Our MissionCMC:Foundation for Change has the singular goal of getting effective evidence-based tools to families of those struggling with substance use issues. We take the best science has to offer (including compassion!) and make it accessible and easy to understand so that family members can help their loved one and themselves. Our goal is to empower families and help them change their experience from one of shame, secrecy, and suffering to one of hope and positive action.
What We Do
CMC: Foundation for Change does not provide treatment. Our goal is larger: to put the power of evidence-based strategies directly into the hands of families. We developed the Invitation to Change Approach, which draws from the most effective strategies found in 3 evidence-based treatments for substance use disorders: CRAFT (Community Reinforcement and Family Training), MI (Motivational Interviewing), and ACT (Acceptance and Commitment Therapy). The model can be flexibly adapted to train different audiences (treatment professionals, laypeople, clergy, community leaders), to different levels of commitment (60-minute introductory talk to 2.5-day trainings), and to different settings (treatment programs, parent/community groups).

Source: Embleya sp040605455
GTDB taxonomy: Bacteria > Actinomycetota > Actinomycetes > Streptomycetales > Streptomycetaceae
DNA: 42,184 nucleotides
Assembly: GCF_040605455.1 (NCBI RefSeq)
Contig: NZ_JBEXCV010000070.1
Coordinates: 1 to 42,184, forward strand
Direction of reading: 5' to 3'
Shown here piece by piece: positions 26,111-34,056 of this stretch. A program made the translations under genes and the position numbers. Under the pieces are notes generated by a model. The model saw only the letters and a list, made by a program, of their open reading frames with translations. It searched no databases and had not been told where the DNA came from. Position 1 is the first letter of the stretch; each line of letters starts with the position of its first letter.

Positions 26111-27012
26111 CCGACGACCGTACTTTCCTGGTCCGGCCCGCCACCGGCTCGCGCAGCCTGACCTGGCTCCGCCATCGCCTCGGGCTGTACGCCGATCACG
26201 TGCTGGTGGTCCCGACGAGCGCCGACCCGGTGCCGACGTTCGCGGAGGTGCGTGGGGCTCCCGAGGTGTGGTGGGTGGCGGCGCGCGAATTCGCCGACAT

Why We Do It
We have a crisis in this country that spans decades. In the 60’s it was heroin; in the 80’s it was crack; in the early 2000’s it was college binge drinking; now prescription opioids – along with the reality that alcohol and tobacco continue to kill more Americans than all of these substances combined.
At CMC: Foundation for Change, we know that the family (parents, siblings, grandparents, aunts/uncles, partners, anyone who loves them!) of those struggling with substance use disorders are the biggest untapped resource in fighting this problem. There are currently 21.5 million people in the United States who have substance use disorders (SUDs); 1.3 million of them are 12 – 17 years old. Studies suggest that for each of these individuals there are 5 people around them who are negatively impacted emotionally, physically, and financially. These friends and family members are suffering, but they want to help and they want things to change.
Happily, it turns out they are in an incredibly powerful position to help! Studies have repeatedly shown that family members can increase their substance-using loved one’s motivation to change without using the traditional suggestions of confrontation, tough love or letting their loved one hit bottom. We can empower families to be part of the change process instead of labeling them enablers or blaming them as part of the problem. At CMC:FFC, we see families as sources of strength and understanding and we value them as key motivators of change.